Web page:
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Ultrasonic Inspection with Twin Industrial Robots


Deployment of Ultrasonic Through Transmission Inspection Using Twin Cooperative Industrial Robots

Jonathan Riise and S. Gareth Pierce

University of Strathclyde, Department of Electronic & Electrical Engineering Glasgow, G1 1XW, UK

P. Ian Nicholson, Ian Cooper and Ben Wright
TWI Ltd, Granta Park Great Abington, Cambridge, CB21 6AL, UK

Paper presented at NDT 2016. The 55th annual conference of the British Institute of Non-Destructive Testing. 12-14 Sept. 2015, Nottingham, UK.


The uptake of composite materials in the aerospace sector has led to the development of a number of automated inspections systems based on industrial robots, including the IntACom project at TWI Technology Centre Wales. Robotic inspections are designed using Off-Line Programing (OLP) software to describe a path on a Computer-Aided Design (CAD) model of the object to be inspected using the pulse-echo ultrasonic method. By synchronising the movements of two robots, a second robot can be used to follow the path of the first, allowing for ultrasonic through transmission inspections. Investigations carried out at TWI have identified key challenges encountered in alignment and synchronisation when carrying out through transmission inspections of various components. Reasons behind these challenges include inherent latency in the communication between cooperating robots as well as the non-trivial problem of matching positional and orientational velocities.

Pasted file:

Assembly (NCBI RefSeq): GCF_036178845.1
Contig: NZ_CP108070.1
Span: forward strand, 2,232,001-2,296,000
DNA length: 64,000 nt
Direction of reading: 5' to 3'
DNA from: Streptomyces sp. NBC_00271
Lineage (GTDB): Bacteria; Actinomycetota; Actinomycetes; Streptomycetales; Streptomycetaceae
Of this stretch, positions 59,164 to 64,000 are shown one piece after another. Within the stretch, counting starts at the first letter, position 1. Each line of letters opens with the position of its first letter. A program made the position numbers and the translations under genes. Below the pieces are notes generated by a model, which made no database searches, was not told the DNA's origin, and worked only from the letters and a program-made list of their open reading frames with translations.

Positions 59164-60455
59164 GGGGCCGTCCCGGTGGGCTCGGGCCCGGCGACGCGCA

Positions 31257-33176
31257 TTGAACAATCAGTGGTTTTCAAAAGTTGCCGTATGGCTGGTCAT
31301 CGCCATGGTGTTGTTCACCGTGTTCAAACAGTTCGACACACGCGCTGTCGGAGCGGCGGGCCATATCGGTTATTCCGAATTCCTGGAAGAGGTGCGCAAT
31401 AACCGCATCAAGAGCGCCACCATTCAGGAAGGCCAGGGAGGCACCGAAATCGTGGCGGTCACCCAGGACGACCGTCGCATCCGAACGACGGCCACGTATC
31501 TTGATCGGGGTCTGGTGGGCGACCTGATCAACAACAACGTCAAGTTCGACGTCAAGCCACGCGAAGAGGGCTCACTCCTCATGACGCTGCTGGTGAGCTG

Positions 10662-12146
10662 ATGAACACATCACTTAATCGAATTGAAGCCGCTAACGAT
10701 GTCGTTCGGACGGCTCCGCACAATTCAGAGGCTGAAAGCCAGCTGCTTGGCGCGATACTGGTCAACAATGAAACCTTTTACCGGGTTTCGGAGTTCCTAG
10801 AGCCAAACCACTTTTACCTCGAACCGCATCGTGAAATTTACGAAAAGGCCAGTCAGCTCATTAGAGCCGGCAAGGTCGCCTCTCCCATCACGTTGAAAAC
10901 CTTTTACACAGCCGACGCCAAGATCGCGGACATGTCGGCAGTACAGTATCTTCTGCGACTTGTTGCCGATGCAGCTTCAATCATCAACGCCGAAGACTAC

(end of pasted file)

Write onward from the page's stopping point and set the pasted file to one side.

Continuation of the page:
This paper discusses the above mentioned challenges and presents ongoing work at TWI to tackle these issues. The effects of misalignment on the received ultrasonic signal are discussed and experimentally verified. The used configuration is shown to be tolerant to misalignments of up to 3mm. Different robot synchronisation methods are presented along with their relevance to through transmission inspections. Twin robot pose misalignment during synchronised motion is shown to vary from an average of 0.186mm to 1.108mm depending on the type of synchronisation used. Robot velocity and acceleration effects are also taken into account for geometries with high curvature and their effects on through-transmission inspections are discussed. A constrained version of combined synchronous operation is shown to produce the best through transmission inspection results.

1. Introduction